What’s more, there was little association between the traits participants said they wanted in a partner on paper and what they actually liked about the mates at the speed dating event. In other words, you may flaunt your Rolex in your Tinder photo, but that might not stop your date from heading home with a scruffy artist once you’re at the bar.
This is in part because the way people pair with one another on dating sites is different from the way they will then later evaluate the relationship, according to Finkel and Eastwick. People browse online profiles in what’s known as “joint evaluation mode,” comparing multiple suitors against one another on the basis of attractiveness, income, and other factors. But they make relationship decisions in what’s called “separate evaluation mode,” judging just that person and thinking, “Is this person right for me?” Even if you pick out the prospect with the most striking jawline, and you may overlook the one who will willingly spend hours watching Cake Boss with you, sans judgement.
“The joint evaluation model … is likely to cause users to focus on certain qualities they think are important in a potential partner, perhaps to the neglect of qualities that actually are important,” Finkel wrote in a paper published last year in the journal Psychological Science.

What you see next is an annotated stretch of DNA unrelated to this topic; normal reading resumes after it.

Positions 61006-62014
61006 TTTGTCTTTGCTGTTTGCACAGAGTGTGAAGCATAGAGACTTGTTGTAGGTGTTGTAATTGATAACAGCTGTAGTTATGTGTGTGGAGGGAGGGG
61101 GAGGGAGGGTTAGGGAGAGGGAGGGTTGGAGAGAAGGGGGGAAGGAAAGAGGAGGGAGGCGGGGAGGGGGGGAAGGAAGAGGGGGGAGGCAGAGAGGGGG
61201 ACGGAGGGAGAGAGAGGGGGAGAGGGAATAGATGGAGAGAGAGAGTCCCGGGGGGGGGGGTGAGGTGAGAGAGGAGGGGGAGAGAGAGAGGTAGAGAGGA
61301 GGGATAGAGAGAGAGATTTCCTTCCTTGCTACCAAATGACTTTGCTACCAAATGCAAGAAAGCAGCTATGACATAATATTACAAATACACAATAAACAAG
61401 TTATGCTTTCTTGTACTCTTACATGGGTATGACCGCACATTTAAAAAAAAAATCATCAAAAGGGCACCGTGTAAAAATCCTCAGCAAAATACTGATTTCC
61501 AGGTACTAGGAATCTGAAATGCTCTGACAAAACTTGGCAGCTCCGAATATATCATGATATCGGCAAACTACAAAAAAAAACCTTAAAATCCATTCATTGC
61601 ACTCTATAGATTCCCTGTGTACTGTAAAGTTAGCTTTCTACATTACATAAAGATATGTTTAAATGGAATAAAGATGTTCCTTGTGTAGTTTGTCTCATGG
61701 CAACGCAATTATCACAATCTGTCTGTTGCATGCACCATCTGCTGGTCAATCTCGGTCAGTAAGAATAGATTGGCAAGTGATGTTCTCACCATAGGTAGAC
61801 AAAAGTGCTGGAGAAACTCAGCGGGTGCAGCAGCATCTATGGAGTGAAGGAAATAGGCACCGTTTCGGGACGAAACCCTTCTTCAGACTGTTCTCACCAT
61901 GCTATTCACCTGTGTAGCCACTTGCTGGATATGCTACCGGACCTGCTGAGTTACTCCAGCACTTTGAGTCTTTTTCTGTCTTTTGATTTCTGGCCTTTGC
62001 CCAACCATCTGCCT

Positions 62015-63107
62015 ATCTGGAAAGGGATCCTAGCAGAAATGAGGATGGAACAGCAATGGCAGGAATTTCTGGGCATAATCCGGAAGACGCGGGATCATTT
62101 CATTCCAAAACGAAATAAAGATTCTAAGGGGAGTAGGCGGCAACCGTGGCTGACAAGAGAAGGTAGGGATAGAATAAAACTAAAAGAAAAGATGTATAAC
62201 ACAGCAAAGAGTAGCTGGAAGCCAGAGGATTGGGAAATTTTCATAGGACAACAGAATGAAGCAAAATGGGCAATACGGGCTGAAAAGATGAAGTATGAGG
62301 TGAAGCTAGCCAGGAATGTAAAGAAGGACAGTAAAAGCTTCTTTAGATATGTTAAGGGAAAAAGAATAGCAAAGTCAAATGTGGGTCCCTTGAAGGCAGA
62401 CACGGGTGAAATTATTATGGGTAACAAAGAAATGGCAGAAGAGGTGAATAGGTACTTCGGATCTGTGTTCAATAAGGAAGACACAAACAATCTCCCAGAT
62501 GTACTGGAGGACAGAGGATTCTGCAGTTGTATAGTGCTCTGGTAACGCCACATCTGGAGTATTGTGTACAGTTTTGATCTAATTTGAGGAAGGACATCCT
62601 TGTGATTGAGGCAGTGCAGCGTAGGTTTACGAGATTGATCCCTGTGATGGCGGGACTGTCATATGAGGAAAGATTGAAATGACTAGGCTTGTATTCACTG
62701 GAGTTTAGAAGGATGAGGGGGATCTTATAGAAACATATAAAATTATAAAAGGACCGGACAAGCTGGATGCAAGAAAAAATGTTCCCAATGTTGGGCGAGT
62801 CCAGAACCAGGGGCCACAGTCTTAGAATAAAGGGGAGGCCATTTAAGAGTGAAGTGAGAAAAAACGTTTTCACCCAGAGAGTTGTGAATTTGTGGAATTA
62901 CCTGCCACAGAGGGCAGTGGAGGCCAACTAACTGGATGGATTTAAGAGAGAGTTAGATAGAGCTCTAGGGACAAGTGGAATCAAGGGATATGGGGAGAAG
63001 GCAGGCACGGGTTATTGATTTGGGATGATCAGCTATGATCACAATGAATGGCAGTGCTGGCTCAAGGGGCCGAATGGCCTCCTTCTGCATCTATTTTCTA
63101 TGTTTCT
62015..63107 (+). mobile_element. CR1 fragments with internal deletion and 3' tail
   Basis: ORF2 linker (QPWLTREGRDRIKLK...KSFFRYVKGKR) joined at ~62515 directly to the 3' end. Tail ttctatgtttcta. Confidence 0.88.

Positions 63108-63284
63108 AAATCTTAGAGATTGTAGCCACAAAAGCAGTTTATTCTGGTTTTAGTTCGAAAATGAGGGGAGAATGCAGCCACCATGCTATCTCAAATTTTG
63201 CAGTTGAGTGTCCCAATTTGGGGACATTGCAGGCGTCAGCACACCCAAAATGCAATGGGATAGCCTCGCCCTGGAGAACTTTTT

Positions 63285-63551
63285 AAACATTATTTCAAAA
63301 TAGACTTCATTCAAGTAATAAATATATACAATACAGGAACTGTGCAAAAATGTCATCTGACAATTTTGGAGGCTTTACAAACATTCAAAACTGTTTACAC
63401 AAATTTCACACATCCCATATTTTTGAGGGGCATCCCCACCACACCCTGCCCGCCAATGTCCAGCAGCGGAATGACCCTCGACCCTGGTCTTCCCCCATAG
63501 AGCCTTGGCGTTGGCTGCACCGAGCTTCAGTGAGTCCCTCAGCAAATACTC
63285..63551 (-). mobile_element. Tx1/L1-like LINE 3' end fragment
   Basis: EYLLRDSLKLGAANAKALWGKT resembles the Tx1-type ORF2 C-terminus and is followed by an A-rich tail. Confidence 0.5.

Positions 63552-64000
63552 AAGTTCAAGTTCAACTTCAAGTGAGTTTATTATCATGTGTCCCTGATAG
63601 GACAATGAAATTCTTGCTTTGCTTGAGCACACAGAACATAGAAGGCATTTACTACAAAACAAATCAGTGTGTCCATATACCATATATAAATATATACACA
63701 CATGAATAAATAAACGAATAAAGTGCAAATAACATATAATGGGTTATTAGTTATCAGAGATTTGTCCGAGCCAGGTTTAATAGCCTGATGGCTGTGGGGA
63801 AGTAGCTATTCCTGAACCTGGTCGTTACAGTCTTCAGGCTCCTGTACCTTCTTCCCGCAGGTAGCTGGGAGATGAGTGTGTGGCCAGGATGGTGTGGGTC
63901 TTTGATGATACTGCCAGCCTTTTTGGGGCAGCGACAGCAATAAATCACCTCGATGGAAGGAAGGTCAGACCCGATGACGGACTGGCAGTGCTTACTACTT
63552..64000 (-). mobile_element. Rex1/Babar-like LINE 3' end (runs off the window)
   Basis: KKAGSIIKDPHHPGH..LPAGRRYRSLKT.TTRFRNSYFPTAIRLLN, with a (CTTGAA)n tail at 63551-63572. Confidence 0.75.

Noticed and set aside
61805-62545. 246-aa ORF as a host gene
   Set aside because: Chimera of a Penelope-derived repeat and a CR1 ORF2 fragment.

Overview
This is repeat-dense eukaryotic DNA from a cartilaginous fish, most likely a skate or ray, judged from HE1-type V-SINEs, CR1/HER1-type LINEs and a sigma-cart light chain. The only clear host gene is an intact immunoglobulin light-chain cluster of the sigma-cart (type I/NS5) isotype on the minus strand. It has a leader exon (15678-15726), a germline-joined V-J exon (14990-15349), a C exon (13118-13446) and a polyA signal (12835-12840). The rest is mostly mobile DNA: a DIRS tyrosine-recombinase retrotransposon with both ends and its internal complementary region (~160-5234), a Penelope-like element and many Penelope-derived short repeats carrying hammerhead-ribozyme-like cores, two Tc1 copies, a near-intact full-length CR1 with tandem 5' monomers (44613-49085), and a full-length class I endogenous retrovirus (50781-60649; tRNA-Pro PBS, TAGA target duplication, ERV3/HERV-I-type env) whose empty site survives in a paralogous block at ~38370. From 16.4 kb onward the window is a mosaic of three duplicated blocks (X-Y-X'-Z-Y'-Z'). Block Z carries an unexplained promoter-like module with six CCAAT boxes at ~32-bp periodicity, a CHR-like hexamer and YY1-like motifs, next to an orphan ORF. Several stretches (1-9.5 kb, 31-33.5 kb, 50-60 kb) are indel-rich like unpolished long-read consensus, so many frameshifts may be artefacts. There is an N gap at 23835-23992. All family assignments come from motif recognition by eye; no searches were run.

“Certain qualities are easy to focus on in a joint evaluation mode (e.g., height, income, physical appearance),” Finkel later told me in an email. “But the truth is that those qualities aren’t the important ones that predict relationship well-being. What we really want is information about rapport, compatibility of sense of humor, sexual compatibility” and the like.
And computers simply aren’t able to convey information about people the way people can about themselves, Finkel says.
“There is something that people must assess face-to-face before a romantic relationship can begin—the myriad factors such as sense of humor, rapport, interaction style, holistic impressions, and nonconscious mimicry that determine how comfortably two people interact. You can assess compatibility better in 10 minutes of face-to-face time than in 100 hours of profile browsing.”
Finkel and Eastwick wrote that while online dating services greatly expand the dating pool for their users, they don’t necessarily foster better relationships: The sites “do not always improve romantic outcomes; indeed, they sometimes undermine such outcomes.”
At the same time, though, apps like Tinder remain remarkably popular. A little over a year after its launch, two million Tinder “matches” happen each day.